1. Get a large mixing bowl and a larger pot. Fill the large pot with ice and water, and place the mixing bowl in it. You might want to build a foil collar for the mixing bowl, as chocolate is going to spray.

2. In a medium, heavy bottomed sauce pan, combine the chocolate and water. Heat over medium high heat, stirring occasionally, until chocolate is melted and mixed with the water.

3. Pour the water and chocolate mixture into the prepared mixing bowl, and immediately begin to beat using a hand mixer. Beat for 5-10 minutes, or until mixture has cooled and stiffened into a mousse (the more you beat, the stiffer it will get, and because it will loosen up when the liquor is added, you want it very stiff to start).

4. Beat in the liquor. Store the mousse in the fridge until ready to use


Hazelnut-Almond Dacquoise

215 grams nuts (hazelnuts and/or almonds) 
150 grams confectioner’s sugar, plus more for dusting 
5 egg whites 
50 grams granulated sugar

1. Line two baking sheets with parchment paper. Using a ramekin or mug, trace 14 5 – 6 inch circles on the parchment, leaving an inch between each. Set aside

2. Preheat the oven to 300 degrees. Spread the nuts out on a cookie sheet and bake them for 10 minutes, or until just golden. Quickly place them into a towel and rub them together to get the skins off. (chances are you will be more successful getting the skins of the hazelnuts than the almonds, don’t worry about it).

3. Reserve 80 grams of the nuts. Place the remaining 135 grams in the food processor and pulse until coarse. Add the powdered sugar and pulse until combined and fine.

4. Place the egg whites in the bowl of a standing mixer with the whisk attachment. Whip the egg whites until soft peaks form. With the mixer on high, gradually add the granulated sugar. Continue beating the egg whites until they reach still peaks.

5. Gently fold the nut and sugar mixture into the egg white mixture, until just combined.

6. Using a pastry bag fitted with a ½ inch tip (this is just a bear coupler on a regular bag). Pipe the dacquoise into the prepared circles. Start at the center of the circle and move outwards in a spiral. Chances are your circles won’t look perfect, but don’t worry about it.

7. Bake for 35-40 minutes, or until disks are crisp and golden, switching the baking sheets half way through. Remove from the oven and let cool completely. Store in an airtight container with wax paper between the disks until assembly.


Don’t assemble these until at least a few hours before serving, otherwise you risk the dacquoise becoming soggy from the mousse.

1. Place the 7 uglier disks face up on their serving plates (so that the flat side is down). Place a serving of mousse onto each dacquoise base (I would say half a cup, but that’s an estimate).

 Place a second dacquoise disk on top of the mousse and press down, but not so much that the mousse squirts out the sides. Serve.

Thursday, January 1, 2009

Brownies for Dorie

Happy New Year! A friend of mine threw a holiday party the other night, so I decided to put together some brownies to bring along. Dorie Greenspan’s recipe for “Chipster-Topped Brownies” looked pretty tempting. The idea behind these brownies is that they are brownies topped with chocolate chip cookies. I didn’t think they quite turned out that way, the cookie top wasn’t really distinct from the brownie base. That said they were absolutely delicious. They take a little bit of work to make because you really have to make two separate batters, but I didn’t think it was too bad. Overall these were definitely a crowd pleaser, and made a nice, very chocolaty brownie.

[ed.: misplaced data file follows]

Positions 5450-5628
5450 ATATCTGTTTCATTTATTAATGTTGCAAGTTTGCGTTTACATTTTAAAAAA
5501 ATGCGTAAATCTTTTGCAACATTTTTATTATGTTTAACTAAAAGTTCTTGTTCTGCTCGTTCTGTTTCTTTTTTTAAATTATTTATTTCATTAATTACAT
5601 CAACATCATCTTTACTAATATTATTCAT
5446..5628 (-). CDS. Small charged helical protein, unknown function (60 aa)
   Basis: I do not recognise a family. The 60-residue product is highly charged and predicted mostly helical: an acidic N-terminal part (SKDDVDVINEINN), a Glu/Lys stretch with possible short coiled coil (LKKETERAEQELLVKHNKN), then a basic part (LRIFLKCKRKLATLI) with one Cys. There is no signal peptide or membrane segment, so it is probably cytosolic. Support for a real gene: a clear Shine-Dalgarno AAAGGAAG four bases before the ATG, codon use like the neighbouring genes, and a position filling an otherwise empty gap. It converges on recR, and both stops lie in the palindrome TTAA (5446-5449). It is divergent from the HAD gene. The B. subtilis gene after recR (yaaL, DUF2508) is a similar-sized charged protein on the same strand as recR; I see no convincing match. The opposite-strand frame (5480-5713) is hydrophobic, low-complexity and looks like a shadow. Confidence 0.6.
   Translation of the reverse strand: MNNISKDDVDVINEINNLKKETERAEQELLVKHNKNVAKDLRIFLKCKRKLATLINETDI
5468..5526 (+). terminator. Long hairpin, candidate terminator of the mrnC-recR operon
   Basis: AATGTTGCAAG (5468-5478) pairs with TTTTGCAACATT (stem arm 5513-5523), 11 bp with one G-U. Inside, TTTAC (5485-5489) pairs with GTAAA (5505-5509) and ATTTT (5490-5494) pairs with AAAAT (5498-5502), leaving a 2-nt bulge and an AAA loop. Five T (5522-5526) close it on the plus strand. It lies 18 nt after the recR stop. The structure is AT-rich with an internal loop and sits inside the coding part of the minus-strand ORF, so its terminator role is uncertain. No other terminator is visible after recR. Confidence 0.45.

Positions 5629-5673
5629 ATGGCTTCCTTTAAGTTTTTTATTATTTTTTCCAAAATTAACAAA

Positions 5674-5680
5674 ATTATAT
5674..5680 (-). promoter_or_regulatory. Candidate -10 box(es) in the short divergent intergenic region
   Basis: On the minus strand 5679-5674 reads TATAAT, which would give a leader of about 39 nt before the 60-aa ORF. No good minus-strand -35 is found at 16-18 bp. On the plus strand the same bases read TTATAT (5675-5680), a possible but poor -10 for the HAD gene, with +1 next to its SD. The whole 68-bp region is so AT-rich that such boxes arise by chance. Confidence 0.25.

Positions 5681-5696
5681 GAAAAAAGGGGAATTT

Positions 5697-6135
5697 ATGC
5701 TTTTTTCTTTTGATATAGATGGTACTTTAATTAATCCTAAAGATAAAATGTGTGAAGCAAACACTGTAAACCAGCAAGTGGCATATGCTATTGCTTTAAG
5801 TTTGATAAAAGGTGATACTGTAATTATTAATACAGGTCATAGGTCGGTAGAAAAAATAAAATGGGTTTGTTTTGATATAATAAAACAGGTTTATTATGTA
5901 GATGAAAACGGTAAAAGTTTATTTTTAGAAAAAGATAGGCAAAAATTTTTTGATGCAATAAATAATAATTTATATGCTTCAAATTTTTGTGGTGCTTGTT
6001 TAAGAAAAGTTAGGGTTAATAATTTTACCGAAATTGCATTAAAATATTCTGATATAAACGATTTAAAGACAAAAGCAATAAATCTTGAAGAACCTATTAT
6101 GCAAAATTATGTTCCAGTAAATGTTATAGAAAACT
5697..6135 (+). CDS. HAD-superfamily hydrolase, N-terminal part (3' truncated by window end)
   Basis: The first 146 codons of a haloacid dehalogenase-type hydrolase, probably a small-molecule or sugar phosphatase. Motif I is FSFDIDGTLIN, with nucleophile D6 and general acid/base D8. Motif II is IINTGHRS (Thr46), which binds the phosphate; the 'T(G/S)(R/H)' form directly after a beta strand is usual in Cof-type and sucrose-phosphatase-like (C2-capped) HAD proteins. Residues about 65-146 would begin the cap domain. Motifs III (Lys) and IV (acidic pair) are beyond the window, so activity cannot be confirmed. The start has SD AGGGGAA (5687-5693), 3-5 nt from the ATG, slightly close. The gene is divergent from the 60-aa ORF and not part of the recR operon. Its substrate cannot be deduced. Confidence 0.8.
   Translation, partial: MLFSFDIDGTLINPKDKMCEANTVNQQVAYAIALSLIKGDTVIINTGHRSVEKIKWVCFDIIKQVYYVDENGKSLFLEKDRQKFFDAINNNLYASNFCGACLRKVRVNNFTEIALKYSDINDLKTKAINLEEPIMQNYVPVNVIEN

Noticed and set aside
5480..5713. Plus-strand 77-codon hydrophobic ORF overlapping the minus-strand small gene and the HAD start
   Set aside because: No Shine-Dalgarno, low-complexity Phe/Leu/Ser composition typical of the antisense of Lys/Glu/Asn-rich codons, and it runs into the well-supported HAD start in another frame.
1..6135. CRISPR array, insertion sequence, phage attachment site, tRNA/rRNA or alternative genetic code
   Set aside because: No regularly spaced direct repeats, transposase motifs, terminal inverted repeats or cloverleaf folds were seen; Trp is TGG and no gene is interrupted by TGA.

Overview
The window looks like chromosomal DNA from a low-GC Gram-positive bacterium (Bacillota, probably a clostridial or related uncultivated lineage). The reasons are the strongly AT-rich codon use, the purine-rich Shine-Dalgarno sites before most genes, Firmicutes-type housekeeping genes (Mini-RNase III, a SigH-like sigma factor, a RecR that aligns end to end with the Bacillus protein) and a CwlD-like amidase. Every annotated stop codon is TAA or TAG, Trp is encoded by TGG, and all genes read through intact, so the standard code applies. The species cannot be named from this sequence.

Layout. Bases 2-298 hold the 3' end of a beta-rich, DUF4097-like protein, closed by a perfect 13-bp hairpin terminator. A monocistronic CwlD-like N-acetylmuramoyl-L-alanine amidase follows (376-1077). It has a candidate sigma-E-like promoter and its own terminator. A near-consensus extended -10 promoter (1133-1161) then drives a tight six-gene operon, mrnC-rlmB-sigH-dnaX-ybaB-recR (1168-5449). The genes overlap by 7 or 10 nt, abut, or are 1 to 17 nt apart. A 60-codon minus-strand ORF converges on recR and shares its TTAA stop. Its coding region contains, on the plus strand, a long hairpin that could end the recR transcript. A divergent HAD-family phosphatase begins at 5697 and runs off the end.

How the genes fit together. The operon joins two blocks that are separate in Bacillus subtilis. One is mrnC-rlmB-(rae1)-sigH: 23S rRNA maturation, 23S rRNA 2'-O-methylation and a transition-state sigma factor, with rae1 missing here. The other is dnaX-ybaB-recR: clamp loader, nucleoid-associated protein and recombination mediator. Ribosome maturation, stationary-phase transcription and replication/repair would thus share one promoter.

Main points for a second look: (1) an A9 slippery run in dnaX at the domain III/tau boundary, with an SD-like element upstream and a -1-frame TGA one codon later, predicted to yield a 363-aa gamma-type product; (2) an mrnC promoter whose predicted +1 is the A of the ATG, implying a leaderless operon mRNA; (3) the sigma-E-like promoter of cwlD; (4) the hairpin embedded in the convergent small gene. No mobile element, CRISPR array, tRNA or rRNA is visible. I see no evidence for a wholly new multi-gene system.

Chipster Topped Brownies

Makes a 9x13 pan

For the Brownie Layer

6 oz. bittersweet chocolate, coarsely chopped 
3 oz. unsweetened chocolate, coarsely chopped 
1 cup (2 sticks) unsalted butter, cut up into chunks 
1 2/3 cups sugar 
4 large eggs 
½ tsp salt 
½ tsp vanilla 
1 cup AP-flour 
1 cup walnuts, coarsely chopped (I used pecans, because they’re what I had)

1. Preheat oven to 350 degrees. Butter a 9 x 13 cake pan, line it with parchment paper, and butter the paper.

2. Over a double boiler melt together the two chocolates and the butter, stirring just until smooth. Remove from heat.

3. In the bowl of a standing mixer fitted with a paddle attachment beat the sugar and eggs on medium-high speed for 2 minutes, until thick and pale. Beat in the salt and vanilla.

4. Reduce speed to low and mix in the melted chocolate until just incorporated. Scrape down sides of the bowl with a spatula. With the mixer on slow add the flour and mix until just incorporated.

5. Fold in the walnuts. Scoop the batter into the prepared pan, and level with a spatula.


For Cookie Layer

1 ¼ cup flour 
½ tsp baking soda 
½ tsp salt 
¾ cups (1 ½ sticks) unsalted butter, softened 
¾ cup packed light brown sugar
2/3 cup white sugar 
1 large egg 
1 large egg yolk 
1 tsp vanilla 
6 oz. bittersweet chocolate chips1. Sift together flour, baking soda, and salt. Set aside.2. Beat together the butter and the sugars in medium high speed until smooth and creamy, about 3 minutes.

3. One at a time add the egg, then the egg yolk, beating for a minute after each addition. Beat in the vanilla

4. Reduce the mixer speed to low and add the dry ingredients, mixing until just combined. Mix in the chocolate chips.

5. Drop the cookie batter on top of the brownie batter by spoonfuls. Using a spatula, gently spread the cookie layer out over the top of the brownie layer.

6. Bake for 50-55 minutes, or until the top is a deep golden brown and a knife tester comes out with only faint streaks of moist chocolate.

7. Remove the pan from the oven, let cool completely on a wire rack. Once cool, invert onto a cutting board, then flip back to right-side up. Cut into bars and serve.